Subhash C. Pandey, PhD


Dept. of Psychiatry,
University of Illinois at
Chicago & Jesse Brown VA
Medical Center
820 South Damen Avenue,
Chicago, IL 60612

Office Phone: 312-569-7418
E-mail: This email address is being protected from spambots. You need JavaScript enabled to view it.


Moonat S, Sakharkar AJ, Zhang H, Subhash C. Pandey( 2010) The role of amygdaloid brain-derived neurotrophic factor, activity-regulated cytoskeleton-associated protein and dentritic spines in anxiety and alcoholism. Addiction Biology(Dec 23, Epub ahead of print)

Zhang H, Sakharkar AJ, Shi G, Ugale R, Prakash A, Subhash C. Pandey (2010) Neuropeptide Y signaling in the central nucleus of amygdala regulates alcohol-drinking and anxiety-like behaviors of alcohol-preferring rats. Alcohol Clin Exp Res 34: 451-461.

Subhash C. Pandey, Ugale R, Zhang H, Tang L, Prakash A (2008) Brain chromatin remodeling: a novel mechanism of alcoholism. J Neurosci 28: 3729-3737.

Subhash C. Pandey, Zhang H, Ugale R, Prakash A, Xu T, Misra K (2008) Effector immediate-early gene Arc in the amygdala plays a critical role in alcoholism. J Neurosci 28:2589-2600.

Prakash A, Zhang H, Subhash C. Pandey (2008) Innate differences in the expression of Brain-derived neurotrophic factor in the specific circuitry of extended amygdala of alcohol preferring (P) and non-preferring (NP) rats. Alcohol Clin Exp Res 32:909-920.

Subhash C. Pandey, Zhang H, Roy A, Misra K (2006) Central and medial amygdaloid brain-derived neurotrophic factor signaling plays a critical role in alcohol-drinking and anxiety-like behaviors. J Neuroscience 26:8320-8331.

Subhash C. Pandey, Zhang H, Roy A, Xu T (2005) Deficits in amygdaloid cAMP-responsive element-binding protein signaling play a role in genetic predisposition to anxiety and alcoholism. J Clin Investigation 115:2762-2773.

Subhash C. Pandey, Roy A, Zhang H (2004) Partial deletion of the CREB gene promotes alcohol-drinking behaviors. J Neuroscience 24:5022-5030.

Subhash C. Pandey (2003) Anxiety and alcohol abuse disorders: a common role for CREB and its target, the neuropeptide Y gene. Trends Pharmacological Sciences 24:456-460.

Subhash C. Pandey, Roy A, Zhang H (2003) The decreased phosphorylation of cyclic adenosine monophosphate (cAMP) response element binding (CREB) protein in the central amygdala acts as a molecular substrate for anxiety related to ethanol withdrawal in rats. Alcohol: Clin Exp Res 27:396-409.

Subhash C. Pandey, PhD

Professor of biochemistry in Psychiatry
Professor of Anatomy and Cell Biology
Director, Neuroscience Alcoholism Research
VA Career Scientist

Dr. Subhash Pandey is a nationally and internationally well-known neuroscientist in the alcohol addiction field and has contributed significantly towards a better understanding of the neurobiology of alcoholism. Two striking features of alcohol addiction are the rapid onset of tolerance to the acute effects of alcohol and the development of ethanol withdrawal symptoms after cessation of protracted ethanol consumption. Predisposition to alcohol abuse may involve abnormalities in the signaling cascade pathways that ultimately lead to abnormal gene transcription patterns in the specific neural circuitry of the brain. The long-term goal of Dr. Pandey’s alcohol research program is to elucidate the molecular and cellular mechanisms (cAMP responsive element binding protein (CREB) gene transcription factor and CREB-related genes; epigenetics) involved in anxiety, alcohol dependence and/or alcohol drinking behaviors so as to eventually provide a basis for designing drugs to treat alcohol abuse and anxiety disorders. Changes in CREB function may also lead to changes in synaptic structures, such as dendritic spines in the brain, during ethanol exposure and its withdrawal. Dr. Pandey’s lab has also involved in investigating the epigenetic mechanisms (chromatin remodeling due to histone modifications and DNA methylation) of anxiety and alcohol addiction. An additional area of Dr. Pandey’s interest is to identify the molecular and cellular mechanisms that are operative in the interactions between ethanol and nicotine. It is possible that alcohol and nicotine may share common molecular mechanisms in common neurocircuitry involved in producing behaviors related to co-abuse of smoking and drinking. Some of his work has been highlighted by National Institutes of Health:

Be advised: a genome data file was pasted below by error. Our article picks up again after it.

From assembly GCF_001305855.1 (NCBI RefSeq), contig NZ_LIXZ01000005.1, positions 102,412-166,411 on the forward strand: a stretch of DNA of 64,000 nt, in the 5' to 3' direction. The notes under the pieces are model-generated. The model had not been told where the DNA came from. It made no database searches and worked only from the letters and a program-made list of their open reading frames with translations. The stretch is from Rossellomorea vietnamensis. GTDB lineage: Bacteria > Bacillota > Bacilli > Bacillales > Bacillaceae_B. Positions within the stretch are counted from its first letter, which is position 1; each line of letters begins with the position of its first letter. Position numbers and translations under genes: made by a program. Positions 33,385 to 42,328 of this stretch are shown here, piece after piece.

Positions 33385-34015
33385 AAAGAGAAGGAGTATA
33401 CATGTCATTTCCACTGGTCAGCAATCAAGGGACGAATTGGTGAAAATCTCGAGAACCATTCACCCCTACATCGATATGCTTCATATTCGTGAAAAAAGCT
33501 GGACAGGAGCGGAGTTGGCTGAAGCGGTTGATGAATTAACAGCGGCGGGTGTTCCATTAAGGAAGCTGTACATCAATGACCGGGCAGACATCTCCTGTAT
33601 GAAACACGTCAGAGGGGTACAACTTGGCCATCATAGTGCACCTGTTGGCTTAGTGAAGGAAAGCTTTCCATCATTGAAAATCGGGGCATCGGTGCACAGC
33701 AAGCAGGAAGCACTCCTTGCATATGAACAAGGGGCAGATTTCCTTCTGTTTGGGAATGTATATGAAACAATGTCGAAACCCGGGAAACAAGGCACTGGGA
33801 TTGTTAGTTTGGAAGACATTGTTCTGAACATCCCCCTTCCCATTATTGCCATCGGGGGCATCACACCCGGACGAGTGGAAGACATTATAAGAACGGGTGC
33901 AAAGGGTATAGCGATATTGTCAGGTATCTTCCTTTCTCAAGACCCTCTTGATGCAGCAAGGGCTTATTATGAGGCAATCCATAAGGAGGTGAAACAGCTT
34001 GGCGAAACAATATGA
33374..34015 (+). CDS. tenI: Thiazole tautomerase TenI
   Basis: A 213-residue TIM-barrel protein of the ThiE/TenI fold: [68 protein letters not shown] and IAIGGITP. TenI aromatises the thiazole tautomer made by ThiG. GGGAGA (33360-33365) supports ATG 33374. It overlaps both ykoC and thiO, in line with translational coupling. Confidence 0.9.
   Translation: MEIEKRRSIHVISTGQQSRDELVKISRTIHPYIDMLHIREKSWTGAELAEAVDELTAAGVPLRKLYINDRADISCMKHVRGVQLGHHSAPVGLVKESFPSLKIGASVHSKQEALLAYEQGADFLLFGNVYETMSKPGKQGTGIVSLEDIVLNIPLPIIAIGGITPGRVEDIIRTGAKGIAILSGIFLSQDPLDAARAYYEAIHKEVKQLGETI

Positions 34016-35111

Molecular and cellular neurobiology of alcohol abuse and alcoholism.

American Society for Neuroscience, Indian Pharmacological Society, Research Society on Alcoholism; International Society for Biomedical Research on Alcoholism, American Association for the Advancement of Science; American Society for Neurochemistry;International Society for Neurochemistry;Indian Academy of Neurosciences; Collegium Internationale Neuro-Psychopharmacologicum(CINP)

  1. Epigenetic mechanisms of alcoholism and anxiety
  2. Neuronal signaling in alcoholism
  3. Role of CREB and related genes in alcoholism and anxiety
  4. Genetic basis of alcoholism
  5. Role of adolescent ethanol exposure on epigenetic and behavioral changes at adulthood